With evacuations on Fire Island, Long Island braces for Hurricane Henri.

With Hurricane Henri fast approaching on Saturday afternoon, Suffolk County officials called on visitors and residents of Fire Island, which lies on the southern shore of Long Island, to voluntarily evacuate before landfall.

“If they do not leave the island today, they will be stuck,” warned Steven Bellone, the county executive.

Mr. Bellone said that ferry travel off the island was scheduled to end at 10:40 p.m. on Saturday and that there would be no service on Sunday, when Henri is expected to make landfall as a Category 1 storm.

When Tropical Storm Isaias tore through the region last summer, he said, Long Island saw more than 600,000 power outages — and that storm did not make a direct hit. After the utility PSEG Long Island told customers on Saturday that a destructive storm could come with outages of seven to 10 days, or even two weeks if the forecast worsens, the Nassau County executive, Laura Curran, called it an “unacceptable” timetable.

Scott Hirsch, the longtime owner of the Island Mermaid in Ocean Beach, a section of Fire Island, said the restaurant began to shut down early Saturday. “It’s not our first time at the dance here with stuff like this,” Mr. Hirsch said, before adding, “This one’s running on a scarier pattern.”

The storm is expected to bring heavy rain and possible flooding to cities and towns across the region, including in New York City, the Hudson Valley area, northern New Jersey and the Connecticut coast. When Tropical Storm Elsa traveled through the Northeast this summer, heavy rains forced New York subway riders to navigate waist-deep waters at some stations.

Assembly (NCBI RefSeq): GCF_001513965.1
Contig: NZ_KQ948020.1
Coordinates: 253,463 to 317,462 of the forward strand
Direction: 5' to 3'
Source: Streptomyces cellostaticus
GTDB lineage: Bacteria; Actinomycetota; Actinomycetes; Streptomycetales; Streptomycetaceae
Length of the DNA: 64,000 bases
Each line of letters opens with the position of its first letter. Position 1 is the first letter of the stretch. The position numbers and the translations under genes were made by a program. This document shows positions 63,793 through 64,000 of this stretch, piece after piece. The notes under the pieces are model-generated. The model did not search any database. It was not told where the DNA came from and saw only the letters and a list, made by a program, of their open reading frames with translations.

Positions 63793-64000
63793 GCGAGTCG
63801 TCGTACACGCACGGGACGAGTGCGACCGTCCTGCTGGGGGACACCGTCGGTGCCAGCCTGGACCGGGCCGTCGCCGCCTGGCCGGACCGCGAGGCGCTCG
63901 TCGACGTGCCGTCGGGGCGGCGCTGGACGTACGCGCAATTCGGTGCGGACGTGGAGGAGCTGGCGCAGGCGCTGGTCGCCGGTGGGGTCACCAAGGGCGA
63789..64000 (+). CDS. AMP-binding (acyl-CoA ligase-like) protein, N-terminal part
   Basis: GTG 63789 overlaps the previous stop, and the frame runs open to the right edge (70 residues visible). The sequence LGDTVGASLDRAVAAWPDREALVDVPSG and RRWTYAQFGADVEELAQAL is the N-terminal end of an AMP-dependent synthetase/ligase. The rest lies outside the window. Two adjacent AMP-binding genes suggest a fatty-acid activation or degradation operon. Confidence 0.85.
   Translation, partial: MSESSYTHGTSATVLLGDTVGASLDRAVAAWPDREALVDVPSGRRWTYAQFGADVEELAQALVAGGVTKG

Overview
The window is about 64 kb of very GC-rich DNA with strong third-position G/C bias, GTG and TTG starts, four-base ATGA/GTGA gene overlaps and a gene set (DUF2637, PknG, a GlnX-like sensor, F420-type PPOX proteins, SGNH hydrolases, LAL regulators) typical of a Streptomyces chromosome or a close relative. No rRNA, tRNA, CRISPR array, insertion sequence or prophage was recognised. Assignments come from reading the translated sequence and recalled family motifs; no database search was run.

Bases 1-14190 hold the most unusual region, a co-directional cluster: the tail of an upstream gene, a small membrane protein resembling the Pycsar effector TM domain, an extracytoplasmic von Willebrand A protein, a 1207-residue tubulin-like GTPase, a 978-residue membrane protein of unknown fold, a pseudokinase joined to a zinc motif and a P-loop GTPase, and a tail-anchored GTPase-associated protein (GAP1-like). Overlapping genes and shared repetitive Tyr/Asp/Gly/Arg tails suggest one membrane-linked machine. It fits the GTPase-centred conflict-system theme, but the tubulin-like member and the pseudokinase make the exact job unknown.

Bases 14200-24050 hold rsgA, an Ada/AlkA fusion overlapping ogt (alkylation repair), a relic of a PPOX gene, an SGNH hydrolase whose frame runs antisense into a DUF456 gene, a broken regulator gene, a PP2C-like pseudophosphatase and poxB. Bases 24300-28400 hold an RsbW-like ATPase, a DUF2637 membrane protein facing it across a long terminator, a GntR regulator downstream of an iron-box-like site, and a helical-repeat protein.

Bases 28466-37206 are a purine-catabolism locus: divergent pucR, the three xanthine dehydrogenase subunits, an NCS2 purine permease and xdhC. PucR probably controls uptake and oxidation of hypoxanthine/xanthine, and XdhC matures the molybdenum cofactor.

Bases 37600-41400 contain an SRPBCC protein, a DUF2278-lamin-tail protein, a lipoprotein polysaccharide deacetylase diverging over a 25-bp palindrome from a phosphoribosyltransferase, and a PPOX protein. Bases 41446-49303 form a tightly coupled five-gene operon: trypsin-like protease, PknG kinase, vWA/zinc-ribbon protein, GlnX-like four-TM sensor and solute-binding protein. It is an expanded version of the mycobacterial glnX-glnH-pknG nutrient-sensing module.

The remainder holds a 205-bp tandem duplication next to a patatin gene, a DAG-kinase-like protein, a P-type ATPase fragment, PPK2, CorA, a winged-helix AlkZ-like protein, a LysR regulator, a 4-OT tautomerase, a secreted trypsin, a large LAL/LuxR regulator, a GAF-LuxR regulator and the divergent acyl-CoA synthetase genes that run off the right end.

On Saturday, one of his final days in office, Gov. Andrew M. Cuomo of New York said he was worried that because of fast-changing forecasts, there was less time for both officials and residents to prepare.

“I understand we didn’t have the buildup that we had with Superstorm Sandy,” Mr. Cuomo said, noting that New Yorkers have had only a day of warnings. “Don’t be deceived by that. It’s because the trajectory of the storm changed.”

The governor said that New Yorkers should expect flight cancellations, and that the Metropolitan Transportation Authority was preparing to cancel some Long Island Rail Road service by midnight on Saturday. He declared a state of emergency for Long Island, New York City and several other regions of the state.

In New York City, officials warned of possible dangerous storm surges in parts of the Bronx and northern Queens. The city suspended outdoor dining for Sunday, and Mayor Bill de Blasio urged residents to postpone other unnecessary travel. “I’m telling all New Yorkers: Stay home tomorrow,” he said.

Officials also began canceling other activities and events. All city beaches will be closed to swimming on Sunday and Monday. And the annual TD Five Boro Bike Tour, which was scheduled for Sunday and expected to involve about 20,000 riders, was postponed for a week.

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